It’s hard to believe that it’s been two years since my last trip to Japan, and just over seven years since my family moved to Tokyo for a life-changing 18-month experience.
The pandemic has brought many changes into the world, and into our lives, and one of these that has been the most challenging has been the ability to travel.
I’m missing Japan deeply.
However, in this post I want to focus on the good and celebrate with a look back on seven years of learning in Japan — which I’ve shared with you here since early 2015 when I moved to Japan.
In this post, I’ve created a roundup of many of my Japan-related articles and some reflections and insights learned along the way.
Celebrating the publication of Learning to Lead, Leading to Learn in Japanese!
This week I have some especially exciting news – my bestselling book, Learning to Lead, Leading to Learn: Lessons from Toyota Leader Isao Yoshino on a Lifetime of Continuous Learning has just been published and released in Japanese in Japan!
The Japanese title of the book – トヨタのリーダーシップレッスン – directly translates to “Toyota’s Leadership Lessons”, which I find fitting as it harkens back to the title of the series of blog posts of my early conversations with Mr. Yoshino (see below for links).
I’m thrilled for Mr. Yoshino to be able to share these stories and the book with more of his colleagues and his mentors from Toyota, and for his wisdom to be accessible to a wider audience in his home country.
He went to two of his local bookstores earlier this week and sent me a photo of his holding up the book. I wish I could be there to celebrate this exciting occasion with him in person, but seeing his smile holding up our book brings me joy!
This week also marks the lunar new year (February 1) and my favorite festival in Japan (Setsubun on February 3rd) – which I created a video about last year – and it’s also the week of my birthday. So lots to celebrate!
Join Me and Mr. Yoshino in Our Chain of Learning!
Even though Mr. Yoshino and I can’t be in Japan together, we have planned several ways to collaborate in the coming months, and help you on your leadership journey.
90 minute, on demand workshop: Expand Your Chain of Learning: A Leader’s Role in Developing People the Toyota Way With Isao Yoshino and Katie Anderson
- Does your behavior align with your desire to fill your organization with problem-solvers?
- Are you learning both from those who develop you and through your process of developing others?
- Are you increasing your impact and effectiveness, and that of your people, so that you can ultimately achieve your goals, and create greater value for your clients and customers?
That is your purpose as a leader.
Whether you are a seasoned leader or lean practitioner, or you are new to management or continuous improvement, take this workshop to be inspired by the stories and wisdom of 40-year Toyota leader Isao Yoshino and insights from yours truly.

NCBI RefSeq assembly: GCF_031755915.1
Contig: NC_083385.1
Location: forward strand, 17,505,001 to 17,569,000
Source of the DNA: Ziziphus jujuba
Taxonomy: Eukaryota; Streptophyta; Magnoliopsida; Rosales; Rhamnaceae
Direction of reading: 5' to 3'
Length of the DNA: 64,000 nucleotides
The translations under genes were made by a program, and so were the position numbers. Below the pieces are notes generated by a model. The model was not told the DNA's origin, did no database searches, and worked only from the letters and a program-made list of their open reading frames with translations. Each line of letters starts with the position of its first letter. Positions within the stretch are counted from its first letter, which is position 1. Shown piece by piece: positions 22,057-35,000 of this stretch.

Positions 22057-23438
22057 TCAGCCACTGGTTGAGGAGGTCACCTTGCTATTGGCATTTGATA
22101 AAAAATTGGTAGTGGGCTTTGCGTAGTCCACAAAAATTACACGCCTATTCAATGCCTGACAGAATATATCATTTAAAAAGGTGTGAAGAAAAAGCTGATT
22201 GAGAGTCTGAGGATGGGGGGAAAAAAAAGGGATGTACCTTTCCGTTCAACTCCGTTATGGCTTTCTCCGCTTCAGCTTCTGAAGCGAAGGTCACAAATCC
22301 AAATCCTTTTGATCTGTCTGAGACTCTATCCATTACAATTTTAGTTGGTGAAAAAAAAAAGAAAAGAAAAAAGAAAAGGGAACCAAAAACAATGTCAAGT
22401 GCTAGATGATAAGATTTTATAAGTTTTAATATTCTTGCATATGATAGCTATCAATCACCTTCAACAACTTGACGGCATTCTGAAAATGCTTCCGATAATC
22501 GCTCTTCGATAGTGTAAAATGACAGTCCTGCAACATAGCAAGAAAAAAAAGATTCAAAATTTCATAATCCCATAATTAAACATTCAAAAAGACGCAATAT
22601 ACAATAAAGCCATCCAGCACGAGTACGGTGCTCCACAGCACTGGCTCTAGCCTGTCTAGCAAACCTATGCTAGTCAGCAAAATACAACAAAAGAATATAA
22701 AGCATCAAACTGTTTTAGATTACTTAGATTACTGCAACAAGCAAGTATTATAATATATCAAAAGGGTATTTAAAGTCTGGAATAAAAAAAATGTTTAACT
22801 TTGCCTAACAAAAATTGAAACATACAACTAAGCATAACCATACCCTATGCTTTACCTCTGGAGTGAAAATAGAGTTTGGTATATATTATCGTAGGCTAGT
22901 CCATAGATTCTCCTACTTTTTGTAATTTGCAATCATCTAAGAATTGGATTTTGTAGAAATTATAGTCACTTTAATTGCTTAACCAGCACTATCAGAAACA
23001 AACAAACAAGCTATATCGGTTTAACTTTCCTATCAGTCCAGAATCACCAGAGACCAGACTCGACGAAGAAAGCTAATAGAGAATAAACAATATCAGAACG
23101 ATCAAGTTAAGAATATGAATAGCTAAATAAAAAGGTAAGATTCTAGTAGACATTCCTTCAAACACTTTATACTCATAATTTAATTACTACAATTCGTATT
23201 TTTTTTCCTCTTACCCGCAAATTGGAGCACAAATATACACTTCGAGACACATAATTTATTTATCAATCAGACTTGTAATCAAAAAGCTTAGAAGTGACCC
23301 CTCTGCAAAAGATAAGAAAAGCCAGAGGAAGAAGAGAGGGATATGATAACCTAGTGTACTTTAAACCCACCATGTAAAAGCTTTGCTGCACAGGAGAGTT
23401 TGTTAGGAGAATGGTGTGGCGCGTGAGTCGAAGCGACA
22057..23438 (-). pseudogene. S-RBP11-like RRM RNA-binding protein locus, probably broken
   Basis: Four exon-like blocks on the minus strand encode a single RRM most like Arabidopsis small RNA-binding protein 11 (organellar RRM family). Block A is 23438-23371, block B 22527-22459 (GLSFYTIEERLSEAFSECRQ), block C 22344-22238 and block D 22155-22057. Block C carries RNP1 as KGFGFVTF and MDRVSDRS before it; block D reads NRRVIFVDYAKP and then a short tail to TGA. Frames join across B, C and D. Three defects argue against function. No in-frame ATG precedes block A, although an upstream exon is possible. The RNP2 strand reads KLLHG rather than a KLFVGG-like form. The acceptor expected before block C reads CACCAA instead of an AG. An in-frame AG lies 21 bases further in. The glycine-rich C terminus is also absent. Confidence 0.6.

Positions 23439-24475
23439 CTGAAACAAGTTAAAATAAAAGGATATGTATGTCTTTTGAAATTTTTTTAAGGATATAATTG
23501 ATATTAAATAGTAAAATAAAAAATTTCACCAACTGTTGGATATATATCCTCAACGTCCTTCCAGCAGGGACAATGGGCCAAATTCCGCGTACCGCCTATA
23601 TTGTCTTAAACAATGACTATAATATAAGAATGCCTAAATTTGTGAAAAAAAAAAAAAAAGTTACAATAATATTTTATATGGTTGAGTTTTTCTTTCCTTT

Walk away with tangible practices you can take immediately to strengthen your Chain of Learning.
Amplify Your Leadership Impact Thought the Next Leading to Learn Accelerator
Register for the self-paced Leading to Learn Accelerator Foundations or the next community cohort!
Intentional leadership and coaching is one of the most powerful ways to nurture transformation and discovery in your people, as they learn, grow, develop and succeed, while your business achieves significant results.
I developed the Leading to Learn Accelerator as a structured learning program designed to help you accelerate your skills and step into the leader you want to be.
Looking back: My last visit to Japan two years ago…
A clear view of Mt. Fuji during a day trip to visit a retired Mitsubishi leader I became friends with while living in Japan.
On my two-week trip to Japan at the beginning of 2020 (the highlights of which I wrote about here), we were just starting to hear about the spread of the coronavirus.
I was in Japan for three reasons:
- to put the finishing touches on my two nearly sold-out executive Japan Study Trips trips in May and October that year,
- to meet with my friend and mentor Isao Yoshino to take a photo to grace the cover of our forthcoming book Learning to Lead, Leading to Learn, and
- to catch up with friends and colleagues that I’d cultivated relationships with in the preceding five years.
And, of course, to soak up the amazing culture and eat delicious food!
I thought that January 2020 trip was going to be the first of at least two more visits to Japan that year, and that Mr. Yoshino and I would also see each other in Europe and North America on our planning book launch tour.
My Japan Study Trip partner Mami-san and I made our own darumas, filling in the eye for a successful May 2020 trip. “Fall down seven times, get up eight” – my daruma awaits his eye to be filled in!
The world had other plans, and those trips didn’t happen.
When the pandemic hit most of us thought that by 2021 things, of course, would be back to normal (or if not “normal” at least more open to travel and the virus under control).
Alas, as we all know, 2021 did not pan out that way.
Fast forward to today….
Japan’s borders have remained fairly closed to travelers now for nearly two years, and I’ve had to cancel even more scheduled dates for Japan Study Trips for 2021 and Spring 2022.
I remain hopeful that borders open and we can go in October as planned, but with each passing week, a 2022 trip is seeming less and less likely.